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12 February 2012

Two Concatenated Excerpts from Restaurants That Do Not Exist

Rudolfo Carrillo

Introduction: Loomings

Begin transmission.

As extra-Venusian research continues on our distant and watery celestial neighbor, I find it necessary to elucidate the following anecdotal data. It is fervently hoped that such information, if properly disseminated, will result in the continued, though oft-maligned interest in our inevitable and glorious conquest of the third planet.

On that world, in the anomalous expanse of desert initially surveyed by our predecessors as a place of potential colonization (prior to the advent of instantaneous multi-dimensional communication), there are numerous human settlements concentrated along a narrow band of liquid, mostly potable water, known to some as a river and to others as el rio.

Linguistic variations aside, inhabitants of the area commonly refer to this geologic phenomenon using adjectives alluding to its immensity, although many are quite aware of the irony such descriptions invoke.

One of the larger settlements in this region is known as Albuquerque, New Mexico.

More than three quarters of a million sentient beings (non-inclusive of the millions of dogs and cats who are surreptitiously working with our clandestine forces toward colonization) occupy this complex network of buildings, roadways, agricultural areas and other planned structures, situated at the edges of said river and sprawled out wantonly, along its course to the sea. The settlement also diffuses eastward to a series of large granite outcroppings whose names refer to fruit or fruit-bearing plants and thereby allude to the importance humans place upon the sustained production and consumption of food.

Recently, this place called Albuquerque has also spread westward, out into a desiccated plateau. Interestingly, this area of relatively new activity does not bear a name suggesting or alluding to the edible parts of vegetative growth. Its leathery dryness is supplanted by importing water from the narrow and beckoning stream detailed above, or by drilling deeply into the earth itself, tapping the underground aquifer which sleeps temporarily beneath the city.

The production and consumption of food and the consequent need to maintain a sustainable water supply to facilitate such frail activity seems to hold a preternatural fascination among the current inhabitants, who, by the way, refer to themselves variously as Albuquerqueans, Burqueños or pinche carpetbaggers.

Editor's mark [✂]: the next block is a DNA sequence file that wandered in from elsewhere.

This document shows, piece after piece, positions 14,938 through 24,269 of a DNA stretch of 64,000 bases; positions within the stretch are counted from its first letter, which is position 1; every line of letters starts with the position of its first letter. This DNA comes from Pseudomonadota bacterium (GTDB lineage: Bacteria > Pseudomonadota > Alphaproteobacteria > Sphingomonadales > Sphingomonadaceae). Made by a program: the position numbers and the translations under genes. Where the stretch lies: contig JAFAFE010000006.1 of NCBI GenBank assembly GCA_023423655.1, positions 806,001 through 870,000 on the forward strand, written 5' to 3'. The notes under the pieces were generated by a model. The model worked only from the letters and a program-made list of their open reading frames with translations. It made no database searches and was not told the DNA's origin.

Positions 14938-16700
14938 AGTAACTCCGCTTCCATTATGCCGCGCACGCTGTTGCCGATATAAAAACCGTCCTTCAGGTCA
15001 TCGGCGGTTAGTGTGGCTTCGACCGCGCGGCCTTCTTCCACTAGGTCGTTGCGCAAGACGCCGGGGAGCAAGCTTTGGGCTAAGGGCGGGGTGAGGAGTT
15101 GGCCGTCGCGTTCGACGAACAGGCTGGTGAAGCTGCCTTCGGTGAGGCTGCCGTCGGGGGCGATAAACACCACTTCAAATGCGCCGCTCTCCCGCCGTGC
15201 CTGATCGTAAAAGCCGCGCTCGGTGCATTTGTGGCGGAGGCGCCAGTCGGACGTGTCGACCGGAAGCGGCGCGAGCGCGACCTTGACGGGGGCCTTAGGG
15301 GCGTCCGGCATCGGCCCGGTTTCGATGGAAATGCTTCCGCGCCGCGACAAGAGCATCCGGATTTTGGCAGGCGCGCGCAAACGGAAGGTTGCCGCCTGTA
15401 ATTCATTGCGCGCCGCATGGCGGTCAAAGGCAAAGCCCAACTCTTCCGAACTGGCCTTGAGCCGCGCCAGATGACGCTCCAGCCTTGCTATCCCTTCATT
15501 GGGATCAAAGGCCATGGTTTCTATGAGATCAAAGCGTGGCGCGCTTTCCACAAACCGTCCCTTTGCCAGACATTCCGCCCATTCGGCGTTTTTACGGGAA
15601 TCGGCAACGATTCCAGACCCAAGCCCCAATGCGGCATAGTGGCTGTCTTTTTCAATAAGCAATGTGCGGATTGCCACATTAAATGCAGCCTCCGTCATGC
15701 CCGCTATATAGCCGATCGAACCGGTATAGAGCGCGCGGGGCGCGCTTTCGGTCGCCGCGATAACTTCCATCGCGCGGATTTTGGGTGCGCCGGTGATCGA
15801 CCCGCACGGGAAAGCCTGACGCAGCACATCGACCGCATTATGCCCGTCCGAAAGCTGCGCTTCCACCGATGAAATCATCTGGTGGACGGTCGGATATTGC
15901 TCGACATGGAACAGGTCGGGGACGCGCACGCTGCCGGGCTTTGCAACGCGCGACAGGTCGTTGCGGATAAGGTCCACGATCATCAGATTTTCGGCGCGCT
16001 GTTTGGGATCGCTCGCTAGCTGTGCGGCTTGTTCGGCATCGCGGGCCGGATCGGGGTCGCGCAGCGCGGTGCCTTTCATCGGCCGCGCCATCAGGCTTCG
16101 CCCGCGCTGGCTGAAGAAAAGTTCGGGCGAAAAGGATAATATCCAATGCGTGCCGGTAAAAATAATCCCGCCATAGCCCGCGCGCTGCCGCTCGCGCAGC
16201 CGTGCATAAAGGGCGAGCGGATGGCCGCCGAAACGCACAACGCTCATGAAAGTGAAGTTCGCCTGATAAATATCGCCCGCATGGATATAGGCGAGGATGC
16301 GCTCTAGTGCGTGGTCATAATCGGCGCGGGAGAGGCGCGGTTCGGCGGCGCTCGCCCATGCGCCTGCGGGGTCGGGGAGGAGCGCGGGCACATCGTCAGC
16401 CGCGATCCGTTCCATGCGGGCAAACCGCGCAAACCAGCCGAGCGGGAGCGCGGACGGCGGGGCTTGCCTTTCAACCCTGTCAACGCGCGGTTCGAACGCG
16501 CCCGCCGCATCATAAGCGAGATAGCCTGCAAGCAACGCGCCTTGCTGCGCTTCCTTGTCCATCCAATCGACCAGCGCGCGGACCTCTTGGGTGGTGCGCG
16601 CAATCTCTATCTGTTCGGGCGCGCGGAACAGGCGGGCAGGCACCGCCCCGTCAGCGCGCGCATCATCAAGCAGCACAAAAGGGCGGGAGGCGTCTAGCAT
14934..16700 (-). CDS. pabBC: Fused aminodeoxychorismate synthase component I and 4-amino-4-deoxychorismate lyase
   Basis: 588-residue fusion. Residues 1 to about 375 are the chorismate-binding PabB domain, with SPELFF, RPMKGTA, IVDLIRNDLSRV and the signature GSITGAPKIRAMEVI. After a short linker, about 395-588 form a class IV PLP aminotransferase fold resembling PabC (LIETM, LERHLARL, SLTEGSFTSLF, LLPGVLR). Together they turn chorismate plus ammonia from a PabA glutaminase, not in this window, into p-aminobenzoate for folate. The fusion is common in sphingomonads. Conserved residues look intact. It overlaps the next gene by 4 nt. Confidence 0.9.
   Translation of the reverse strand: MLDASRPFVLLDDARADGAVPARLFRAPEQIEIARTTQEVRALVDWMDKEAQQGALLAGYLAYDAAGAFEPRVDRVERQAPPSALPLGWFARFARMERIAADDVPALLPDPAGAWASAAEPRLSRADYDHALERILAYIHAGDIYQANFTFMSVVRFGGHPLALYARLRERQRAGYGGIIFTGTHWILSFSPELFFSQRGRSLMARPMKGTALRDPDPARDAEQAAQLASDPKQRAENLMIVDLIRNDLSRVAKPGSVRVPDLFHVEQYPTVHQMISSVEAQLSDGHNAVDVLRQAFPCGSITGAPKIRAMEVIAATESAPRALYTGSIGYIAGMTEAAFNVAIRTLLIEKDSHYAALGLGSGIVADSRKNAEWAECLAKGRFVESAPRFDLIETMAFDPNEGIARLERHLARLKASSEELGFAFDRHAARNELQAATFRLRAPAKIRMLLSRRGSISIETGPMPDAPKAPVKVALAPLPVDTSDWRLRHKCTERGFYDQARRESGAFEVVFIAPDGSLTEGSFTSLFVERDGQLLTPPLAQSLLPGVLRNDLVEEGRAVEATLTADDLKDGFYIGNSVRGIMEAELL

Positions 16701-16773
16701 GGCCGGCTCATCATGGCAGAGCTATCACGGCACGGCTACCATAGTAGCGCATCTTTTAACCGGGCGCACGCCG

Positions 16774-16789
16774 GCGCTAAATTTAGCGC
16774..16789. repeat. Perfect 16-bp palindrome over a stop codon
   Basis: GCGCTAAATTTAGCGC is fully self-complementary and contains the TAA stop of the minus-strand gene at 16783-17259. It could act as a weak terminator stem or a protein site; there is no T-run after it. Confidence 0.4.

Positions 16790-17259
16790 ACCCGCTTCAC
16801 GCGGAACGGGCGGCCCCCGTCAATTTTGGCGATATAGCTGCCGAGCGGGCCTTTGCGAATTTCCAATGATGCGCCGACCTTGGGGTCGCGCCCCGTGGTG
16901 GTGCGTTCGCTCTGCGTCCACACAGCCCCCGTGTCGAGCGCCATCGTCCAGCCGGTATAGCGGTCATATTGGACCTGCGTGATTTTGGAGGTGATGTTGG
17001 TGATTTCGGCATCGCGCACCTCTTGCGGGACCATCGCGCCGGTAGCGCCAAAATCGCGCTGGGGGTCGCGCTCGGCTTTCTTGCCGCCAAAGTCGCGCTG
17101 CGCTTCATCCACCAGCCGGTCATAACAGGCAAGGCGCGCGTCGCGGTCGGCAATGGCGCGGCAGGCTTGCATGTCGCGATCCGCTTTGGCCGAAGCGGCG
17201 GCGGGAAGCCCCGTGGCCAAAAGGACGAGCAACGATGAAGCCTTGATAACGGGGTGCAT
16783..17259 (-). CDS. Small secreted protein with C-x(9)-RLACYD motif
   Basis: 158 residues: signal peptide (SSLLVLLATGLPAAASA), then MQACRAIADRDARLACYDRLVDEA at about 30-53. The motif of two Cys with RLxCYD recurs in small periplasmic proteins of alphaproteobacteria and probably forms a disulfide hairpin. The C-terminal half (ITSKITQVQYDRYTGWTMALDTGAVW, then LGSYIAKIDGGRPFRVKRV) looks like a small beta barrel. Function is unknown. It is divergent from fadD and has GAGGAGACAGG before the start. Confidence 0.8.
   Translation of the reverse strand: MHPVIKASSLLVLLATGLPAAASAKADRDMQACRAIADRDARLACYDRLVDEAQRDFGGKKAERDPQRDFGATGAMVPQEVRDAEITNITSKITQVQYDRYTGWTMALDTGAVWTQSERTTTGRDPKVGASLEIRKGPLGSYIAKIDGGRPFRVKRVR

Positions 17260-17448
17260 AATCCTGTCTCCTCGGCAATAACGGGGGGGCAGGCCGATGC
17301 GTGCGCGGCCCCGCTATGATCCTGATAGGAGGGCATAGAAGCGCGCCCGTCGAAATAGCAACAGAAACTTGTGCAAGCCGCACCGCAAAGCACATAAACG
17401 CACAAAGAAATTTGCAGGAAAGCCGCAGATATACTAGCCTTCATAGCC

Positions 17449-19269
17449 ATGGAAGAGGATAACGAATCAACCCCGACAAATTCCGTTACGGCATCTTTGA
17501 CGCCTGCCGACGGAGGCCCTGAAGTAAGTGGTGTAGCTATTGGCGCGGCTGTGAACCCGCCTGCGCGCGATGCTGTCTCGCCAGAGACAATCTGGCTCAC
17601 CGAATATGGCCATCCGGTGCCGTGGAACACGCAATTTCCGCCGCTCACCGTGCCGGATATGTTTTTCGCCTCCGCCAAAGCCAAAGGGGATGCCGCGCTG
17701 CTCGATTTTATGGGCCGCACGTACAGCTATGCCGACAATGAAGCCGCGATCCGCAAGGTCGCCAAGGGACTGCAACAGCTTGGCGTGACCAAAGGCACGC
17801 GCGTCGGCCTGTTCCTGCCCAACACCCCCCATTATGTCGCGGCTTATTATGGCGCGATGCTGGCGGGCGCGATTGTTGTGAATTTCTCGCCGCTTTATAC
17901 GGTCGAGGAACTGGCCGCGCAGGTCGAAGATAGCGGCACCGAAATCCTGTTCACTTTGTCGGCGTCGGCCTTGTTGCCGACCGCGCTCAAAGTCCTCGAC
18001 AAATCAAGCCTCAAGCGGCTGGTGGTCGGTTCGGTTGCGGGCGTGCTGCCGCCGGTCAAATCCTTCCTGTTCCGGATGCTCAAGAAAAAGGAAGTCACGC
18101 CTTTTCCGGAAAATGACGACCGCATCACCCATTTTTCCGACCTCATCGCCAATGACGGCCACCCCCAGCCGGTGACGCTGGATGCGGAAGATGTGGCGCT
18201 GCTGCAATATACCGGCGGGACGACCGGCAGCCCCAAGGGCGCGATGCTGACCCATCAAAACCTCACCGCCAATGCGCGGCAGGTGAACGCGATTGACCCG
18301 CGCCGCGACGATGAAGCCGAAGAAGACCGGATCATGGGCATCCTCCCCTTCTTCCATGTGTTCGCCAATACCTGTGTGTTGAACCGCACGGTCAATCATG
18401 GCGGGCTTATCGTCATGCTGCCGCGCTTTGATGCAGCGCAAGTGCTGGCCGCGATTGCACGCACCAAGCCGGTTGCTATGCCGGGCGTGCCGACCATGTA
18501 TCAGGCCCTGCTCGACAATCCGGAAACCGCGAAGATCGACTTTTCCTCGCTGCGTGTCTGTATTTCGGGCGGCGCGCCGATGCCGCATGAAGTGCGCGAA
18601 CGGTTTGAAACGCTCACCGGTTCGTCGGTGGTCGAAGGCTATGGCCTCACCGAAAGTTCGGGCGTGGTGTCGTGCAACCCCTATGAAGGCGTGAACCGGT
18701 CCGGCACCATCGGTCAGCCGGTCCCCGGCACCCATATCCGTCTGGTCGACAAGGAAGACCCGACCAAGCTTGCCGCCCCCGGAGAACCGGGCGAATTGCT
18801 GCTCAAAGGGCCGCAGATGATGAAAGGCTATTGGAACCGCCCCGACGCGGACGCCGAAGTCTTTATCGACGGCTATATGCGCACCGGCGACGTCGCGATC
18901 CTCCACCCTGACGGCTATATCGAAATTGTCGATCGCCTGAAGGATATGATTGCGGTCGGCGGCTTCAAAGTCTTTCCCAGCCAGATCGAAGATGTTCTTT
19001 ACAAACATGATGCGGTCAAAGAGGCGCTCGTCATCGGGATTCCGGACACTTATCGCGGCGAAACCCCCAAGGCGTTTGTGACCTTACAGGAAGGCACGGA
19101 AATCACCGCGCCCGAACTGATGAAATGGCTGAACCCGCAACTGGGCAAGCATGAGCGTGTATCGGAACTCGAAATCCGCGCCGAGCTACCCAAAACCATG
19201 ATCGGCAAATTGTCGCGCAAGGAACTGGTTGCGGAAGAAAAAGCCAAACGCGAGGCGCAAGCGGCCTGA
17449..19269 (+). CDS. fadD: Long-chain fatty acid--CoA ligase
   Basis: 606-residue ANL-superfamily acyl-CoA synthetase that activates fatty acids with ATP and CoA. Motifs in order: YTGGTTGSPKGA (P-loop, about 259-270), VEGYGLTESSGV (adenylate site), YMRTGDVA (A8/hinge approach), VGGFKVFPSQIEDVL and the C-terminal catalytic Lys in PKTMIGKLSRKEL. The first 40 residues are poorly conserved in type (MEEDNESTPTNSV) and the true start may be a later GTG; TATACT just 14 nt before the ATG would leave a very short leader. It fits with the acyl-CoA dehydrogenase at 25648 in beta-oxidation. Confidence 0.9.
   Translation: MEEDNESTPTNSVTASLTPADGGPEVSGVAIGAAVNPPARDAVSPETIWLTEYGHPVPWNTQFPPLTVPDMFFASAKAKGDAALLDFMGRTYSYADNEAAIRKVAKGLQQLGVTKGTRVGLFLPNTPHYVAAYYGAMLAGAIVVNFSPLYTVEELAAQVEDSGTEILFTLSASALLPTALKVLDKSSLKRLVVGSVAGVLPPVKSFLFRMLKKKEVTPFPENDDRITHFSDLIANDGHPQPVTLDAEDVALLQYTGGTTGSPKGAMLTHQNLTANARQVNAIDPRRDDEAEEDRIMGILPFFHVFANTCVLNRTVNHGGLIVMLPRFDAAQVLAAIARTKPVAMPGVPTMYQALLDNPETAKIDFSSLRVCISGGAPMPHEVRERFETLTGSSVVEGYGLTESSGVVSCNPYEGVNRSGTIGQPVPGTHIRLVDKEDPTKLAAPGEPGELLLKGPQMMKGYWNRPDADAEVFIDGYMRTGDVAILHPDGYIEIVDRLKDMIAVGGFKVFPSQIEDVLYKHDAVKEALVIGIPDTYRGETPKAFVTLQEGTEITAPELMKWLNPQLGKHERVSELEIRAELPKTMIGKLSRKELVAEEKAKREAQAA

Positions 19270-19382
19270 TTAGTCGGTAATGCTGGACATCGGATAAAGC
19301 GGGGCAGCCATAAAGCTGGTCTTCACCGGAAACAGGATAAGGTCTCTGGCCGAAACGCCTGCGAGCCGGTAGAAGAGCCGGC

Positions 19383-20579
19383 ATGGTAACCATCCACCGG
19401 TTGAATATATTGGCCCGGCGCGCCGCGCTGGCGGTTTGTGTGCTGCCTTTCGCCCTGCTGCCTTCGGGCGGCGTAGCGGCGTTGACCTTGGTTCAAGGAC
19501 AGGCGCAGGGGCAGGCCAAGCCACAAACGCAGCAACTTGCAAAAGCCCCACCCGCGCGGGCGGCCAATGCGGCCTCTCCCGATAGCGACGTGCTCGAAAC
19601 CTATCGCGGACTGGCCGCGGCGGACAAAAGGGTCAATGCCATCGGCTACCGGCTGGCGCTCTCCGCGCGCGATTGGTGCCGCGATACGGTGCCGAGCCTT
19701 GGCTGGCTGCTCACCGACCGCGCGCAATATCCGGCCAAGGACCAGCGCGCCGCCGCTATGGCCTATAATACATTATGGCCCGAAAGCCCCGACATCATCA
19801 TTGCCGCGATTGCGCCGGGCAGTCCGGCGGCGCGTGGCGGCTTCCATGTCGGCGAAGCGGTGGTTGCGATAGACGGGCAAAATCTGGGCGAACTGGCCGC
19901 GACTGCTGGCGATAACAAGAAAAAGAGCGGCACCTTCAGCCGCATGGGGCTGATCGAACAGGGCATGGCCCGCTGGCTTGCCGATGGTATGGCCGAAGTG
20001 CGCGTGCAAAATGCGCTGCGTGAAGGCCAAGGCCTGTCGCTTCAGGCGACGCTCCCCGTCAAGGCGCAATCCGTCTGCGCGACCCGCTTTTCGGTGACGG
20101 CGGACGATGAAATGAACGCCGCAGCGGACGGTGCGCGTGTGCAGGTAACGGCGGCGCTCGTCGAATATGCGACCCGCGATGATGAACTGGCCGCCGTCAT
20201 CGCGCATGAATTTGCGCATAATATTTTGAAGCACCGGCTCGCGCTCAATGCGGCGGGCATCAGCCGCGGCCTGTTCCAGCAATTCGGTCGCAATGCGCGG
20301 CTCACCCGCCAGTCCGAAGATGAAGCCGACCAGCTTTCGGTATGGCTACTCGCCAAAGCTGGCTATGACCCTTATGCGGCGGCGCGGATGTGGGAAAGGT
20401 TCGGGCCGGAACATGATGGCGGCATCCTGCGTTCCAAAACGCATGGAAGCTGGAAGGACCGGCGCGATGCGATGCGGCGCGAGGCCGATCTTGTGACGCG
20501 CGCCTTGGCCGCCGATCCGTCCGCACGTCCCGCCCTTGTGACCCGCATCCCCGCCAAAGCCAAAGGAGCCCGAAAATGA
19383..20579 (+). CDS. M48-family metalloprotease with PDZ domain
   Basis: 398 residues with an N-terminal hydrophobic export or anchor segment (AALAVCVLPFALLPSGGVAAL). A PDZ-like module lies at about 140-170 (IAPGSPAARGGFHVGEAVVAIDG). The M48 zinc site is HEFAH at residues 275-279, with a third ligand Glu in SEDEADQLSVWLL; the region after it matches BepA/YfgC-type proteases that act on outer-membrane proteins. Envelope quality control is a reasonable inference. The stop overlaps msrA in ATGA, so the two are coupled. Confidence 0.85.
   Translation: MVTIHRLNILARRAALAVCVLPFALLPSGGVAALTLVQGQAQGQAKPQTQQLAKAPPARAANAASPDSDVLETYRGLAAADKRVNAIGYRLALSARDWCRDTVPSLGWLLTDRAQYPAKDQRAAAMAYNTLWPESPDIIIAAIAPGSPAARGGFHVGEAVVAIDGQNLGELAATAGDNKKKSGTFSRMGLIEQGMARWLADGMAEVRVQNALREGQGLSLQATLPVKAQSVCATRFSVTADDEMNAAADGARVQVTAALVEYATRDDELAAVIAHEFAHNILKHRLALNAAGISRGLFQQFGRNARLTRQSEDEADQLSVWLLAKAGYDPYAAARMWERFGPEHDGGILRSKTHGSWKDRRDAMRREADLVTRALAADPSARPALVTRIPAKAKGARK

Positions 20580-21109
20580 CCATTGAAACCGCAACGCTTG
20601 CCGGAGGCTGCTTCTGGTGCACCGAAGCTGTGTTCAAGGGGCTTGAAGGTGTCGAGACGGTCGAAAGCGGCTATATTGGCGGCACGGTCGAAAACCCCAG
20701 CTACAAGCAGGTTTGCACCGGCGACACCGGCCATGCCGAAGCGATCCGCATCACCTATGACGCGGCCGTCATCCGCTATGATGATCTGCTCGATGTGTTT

Besides its notable presence in the naming of physical landmarks, this inherent interest in food (Burqueños and their "pets" must eat to live, unlike the misty and non-corporeal beings found in the void surrounding their planet) and its numinous associations may be seen in the naming of specific meals utilizing the fruit of the much adored chile plant.

The highly prized berries of this relative of nightshade, datura and potatoes are lovingly and gloriously cooked and eaten when either red or green coloured. Separately, each has a fervent following; when presented together however, a ritual religiosity may be noted. Consumers refer to that interaction as “Christmas”, ascribing to the consumption of the two the name of an important winter holiday which apparently celebrates the potential for the divine within the strictly corporeal.

Further examples of this tendency to associate divinity with the native cuisine have been widely reported. The spontaneous manifestation of holy images on another deeply revered foodstuff, the tortilla, have been carefully and precisely documented.

In order to continue this important line of research and make a determination about the probable connections Albuquerqueans have to the sublime nature of the universe - and therefore their amenability to colonization - it is highly recommended that this researcher be given time and opportunity to investigate the templar edifices where such rites of consumption are known to take place. It is felt that, in these lofty locations, known locally as “New Mexican Restaurants” or “Restaurantes Nuevo Mexicano”, important observational discoveries regarding the nature of this group of humans residing in the desert may be made.

I would also like the opportunity to examine the coming water crisis these humans or their successors will one day face. They need the water to perpetuate the cult of chile and the temple of tortillas, as I have affectionately come to call this cluster of cultural units - though it has come to me through my handlers (such as they are at this most distant and dusty outpost of the empire) that after initial contact is made, we may direct esta gente towards the moon, as a reward for being compliant.

Part One: The Carpet Bag

So it's Saturday afternoon in the duke city and I'll be good and god-damned if I can no longer take my life into my own hands by driving north on San Mateo Boulevard for lunch or dinner at Pancho's Mexican Buffet. The pinche place is closed and that closure has been announced in the classic Burque fashion for businesses in these parts that have given up the ghost. Someone left a ragged piece of notebook paper taped crookedly to the door with the word closed scrawled upon it in black nail polish.

No one is answering the phone over yonder, either, so I am sure it is over. I know most of you are okay with that and I will be the first one to admit that Pancho's had seen better days. The chile rellenos had gotten dull and mealy. Who could possibly take pleasure in raising a flag that brought anxious eaters sopapillas that had been repeatedly reheated in la microondas?